EBC is happy to recognise and support International Phenylketonuria (PKU) Day, which takes place annually on 28 June — the birthday of two stalwarts of PKU, Robert Guthrie (1916-1995) and Horst Bickel (1918-2000).

The ongoing 2019-2021 Value of Treatment (VOT) project for Brain Disorders and its recent synthesis meeting on 8 June 2021 aimed to provide preliminary findings on the Value of Early Coordinated Care for Rare Diseases, among them Phenylketonuria. The VOT study is a health economics and outcomes research project set up in collaboration with academic partners and coordinated by the EBC that focuses on patient needs, early intervention and coordination of care using the care pathway as a tool at the first step of the research. Optimizing care pathways and harmonizing datasets (health economics perspective) based on a VOT patient-centred approach is proposed.  

PKU is a rare genetic disorder, under the umbrella of inborn errors of metabolism, a disorder in which the body is not able to break down a type of protein called phenylalanine (Phe). PKU is diagnosed as a result of newborn screening. Treatment consists of dietary restriction of phenylalanine and early intervention is key. If left untreated, the increased concentration of Phe in blood and brain can lead to neurocognitive deficits – e.g. severe intellectual disability, epilepsy and behavioral problems. PKU can also compound mental health issues, like feelings of isolation, anxiety, depression and stress. Therefore, guidelines are important to improve diagnosis and management of PKU from a multidisciplinary care perspective.  

The case study on PKU is identifying challenges in delivering care to patients with PKU, including access to monitoring services and provision of support to achieve optimal outcome (using Phe level as a surrogate). Care coordination using the key roles of multidisciplinary teams is considered important for professionals and patients with complex rare conditions, yet research addressing its impact is limited. The case study study addresses a research gap by capturing the views of the patients (surveys and descriptive statistics), clinicians and health economists. An analysis of the cost-consequences of metabolic care unit services for people with phenylketonuria is performed.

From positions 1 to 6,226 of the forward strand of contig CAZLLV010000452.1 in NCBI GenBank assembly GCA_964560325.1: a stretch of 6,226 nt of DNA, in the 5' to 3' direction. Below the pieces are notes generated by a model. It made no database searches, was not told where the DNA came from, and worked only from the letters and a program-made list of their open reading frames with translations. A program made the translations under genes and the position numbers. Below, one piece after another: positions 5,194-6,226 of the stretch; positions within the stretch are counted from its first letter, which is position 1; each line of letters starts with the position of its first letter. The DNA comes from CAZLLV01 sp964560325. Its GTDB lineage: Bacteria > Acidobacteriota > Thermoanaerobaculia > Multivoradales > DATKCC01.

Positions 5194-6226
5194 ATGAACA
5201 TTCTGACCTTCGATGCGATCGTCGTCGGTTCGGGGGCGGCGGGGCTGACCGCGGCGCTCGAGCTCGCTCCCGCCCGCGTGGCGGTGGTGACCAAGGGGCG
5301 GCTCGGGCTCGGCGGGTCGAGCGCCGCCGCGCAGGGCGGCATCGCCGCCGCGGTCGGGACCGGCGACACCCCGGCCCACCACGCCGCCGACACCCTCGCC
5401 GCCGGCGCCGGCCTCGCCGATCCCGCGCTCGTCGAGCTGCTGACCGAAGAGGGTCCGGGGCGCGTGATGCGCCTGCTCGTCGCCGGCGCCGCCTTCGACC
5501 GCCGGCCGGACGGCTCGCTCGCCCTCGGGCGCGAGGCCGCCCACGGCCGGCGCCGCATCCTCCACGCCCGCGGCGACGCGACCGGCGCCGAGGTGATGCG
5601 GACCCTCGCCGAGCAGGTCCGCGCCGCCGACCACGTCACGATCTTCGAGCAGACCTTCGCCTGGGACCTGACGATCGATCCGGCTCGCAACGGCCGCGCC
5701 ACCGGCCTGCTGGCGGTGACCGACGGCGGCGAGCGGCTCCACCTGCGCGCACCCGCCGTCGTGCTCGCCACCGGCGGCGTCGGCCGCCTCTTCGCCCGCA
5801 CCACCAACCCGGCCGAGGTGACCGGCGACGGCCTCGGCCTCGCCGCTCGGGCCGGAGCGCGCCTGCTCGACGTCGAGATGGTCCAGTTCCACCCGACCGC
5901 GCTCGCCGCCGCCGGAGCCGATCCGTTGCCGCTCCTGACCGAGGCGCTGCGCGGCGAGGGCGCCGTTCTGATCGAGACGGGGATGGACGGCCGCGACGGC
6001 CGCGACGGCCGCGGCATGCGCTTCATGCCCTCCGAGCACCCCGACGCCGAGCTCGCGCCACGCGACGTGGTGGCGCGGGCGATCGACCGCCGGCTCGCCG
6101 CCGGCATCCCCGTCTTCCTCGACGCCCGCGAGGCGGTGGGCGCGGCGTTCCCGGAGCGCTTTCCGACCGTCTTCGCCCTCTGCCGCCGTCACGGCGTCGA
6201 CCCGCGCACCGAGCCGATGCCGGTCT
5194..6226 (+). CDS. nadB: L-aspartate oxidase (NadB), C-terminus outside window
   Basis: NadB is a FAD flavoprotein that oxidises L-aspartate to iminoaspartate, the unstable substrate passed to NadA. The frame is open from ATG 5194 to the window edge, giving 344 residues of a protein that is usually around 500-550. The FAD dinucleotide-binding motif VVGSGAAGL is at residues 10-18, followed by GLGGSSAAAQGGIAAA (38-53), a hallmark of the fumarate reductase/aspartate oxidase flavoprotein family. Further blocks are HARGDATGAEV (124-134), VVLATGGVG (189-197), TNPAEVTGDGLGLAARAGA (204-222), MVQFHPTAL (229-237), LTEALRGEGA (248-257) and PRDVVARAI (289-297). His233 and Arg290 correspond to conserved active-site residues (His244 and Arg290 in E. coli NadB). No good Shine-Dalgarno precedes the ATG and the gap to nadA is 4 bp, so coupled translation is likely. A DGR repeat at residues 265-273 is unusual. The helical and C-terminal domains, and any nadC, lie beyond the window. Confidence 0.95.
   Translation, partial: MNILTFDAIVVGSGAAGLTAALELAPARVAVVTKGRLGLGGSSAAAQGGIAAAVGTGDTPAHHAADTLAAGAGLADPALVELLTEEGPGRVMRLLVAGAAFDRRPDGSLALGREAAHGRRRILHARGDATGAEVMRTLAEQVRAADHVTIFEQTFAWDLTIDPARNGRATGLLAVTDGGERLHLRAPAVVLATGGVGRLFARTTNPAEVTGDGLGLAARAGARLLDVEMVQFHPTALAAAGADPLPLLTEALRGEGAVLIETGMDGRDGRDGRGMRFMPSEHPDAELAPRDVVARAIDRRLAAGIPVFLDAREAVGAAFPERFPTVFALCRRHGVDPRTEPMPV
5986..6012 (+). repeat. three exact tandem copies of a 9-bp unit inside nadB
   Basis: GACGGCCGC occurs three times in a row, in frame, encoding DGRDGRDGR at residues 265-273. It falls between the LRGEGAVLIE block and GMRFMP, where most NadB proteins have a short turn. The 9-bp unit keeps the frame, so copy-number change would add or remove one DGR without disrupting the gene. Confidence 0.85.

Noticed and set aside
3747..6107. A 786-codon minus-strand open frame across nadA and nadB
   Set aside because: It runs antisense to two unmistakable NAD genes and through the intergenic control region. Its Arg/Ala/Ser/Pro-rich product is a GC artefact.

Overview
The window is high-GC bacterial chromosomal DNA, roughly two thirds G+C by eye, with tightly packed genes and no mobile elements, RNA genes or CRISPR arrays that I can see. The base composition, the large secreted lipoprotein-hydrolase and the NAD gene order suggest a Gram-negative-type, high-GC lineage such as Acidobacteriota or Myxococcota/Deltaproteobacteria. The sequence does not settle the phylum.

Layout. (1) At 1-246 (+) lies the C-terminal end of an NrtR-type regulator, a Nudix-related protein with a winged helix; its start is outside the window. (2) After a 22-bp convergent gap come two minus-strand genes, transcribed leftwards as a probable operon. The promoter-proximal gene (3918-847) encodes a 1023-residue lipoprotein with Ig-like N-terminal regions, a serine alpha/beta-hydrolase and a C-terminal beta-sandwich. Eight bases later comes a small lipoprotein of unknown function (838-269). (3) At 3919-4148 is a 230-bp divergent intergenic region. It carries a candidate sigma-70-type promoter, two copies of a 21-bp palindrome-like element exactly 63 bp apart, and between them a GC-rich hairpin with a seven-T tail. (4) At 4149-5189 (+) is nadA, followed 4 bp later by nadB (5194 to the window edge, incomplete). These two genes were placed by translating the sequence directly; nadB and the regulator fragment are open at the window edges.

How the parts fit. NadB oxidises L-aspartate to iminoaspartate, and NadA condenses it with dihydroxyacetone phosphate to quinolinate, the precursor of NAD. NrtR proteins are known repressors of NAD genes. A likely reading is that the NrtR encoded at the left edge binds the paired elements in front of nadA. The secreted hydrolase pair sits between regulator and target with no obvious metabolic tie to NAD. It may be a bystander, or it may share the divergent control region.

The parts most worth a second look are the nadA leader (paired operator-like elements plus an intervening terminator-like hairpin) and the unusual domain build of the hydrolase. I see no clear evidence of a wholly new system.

During the synthesis meeting, the live panel event explored the findings so far through focused discussions on how best to address:  

  1. delayed diagnosis;  
  1. barriers to access specialized care and treatment options; and  
  1. the psychosocial burden affecting most productive part of patient’s life 

The research is ongoing, however from the results of the PKU study, early diagnosis through newborn screening (NBS) has enabled timely intervention. However, there are still issues, difficult to address. European guidelines have been delineated, but their implementation is variable across sites (metabolic care unit services) in Europe which is characterized by variability in staffing and resources, genotyping of patients and access to novel therapies. Patients deemed most likely to benefit from novel therapies should have access to novel therapies, but this requires attention to close monitoring and determining the added value of treatment, beyond dietary management alone therefore advocating for resources is necessary to meet the added demands on the service. Overall, where no national guidelines exist, European guidelines should be implemented to ensure that people with PKU have access to the support and care they need. A closer collaboration with the European Reference Networks (ERNs) such as MetabERN should be promoted. 

An EBC position paper will be released on 7 December 2021 to be followed by scientific publications in 2022.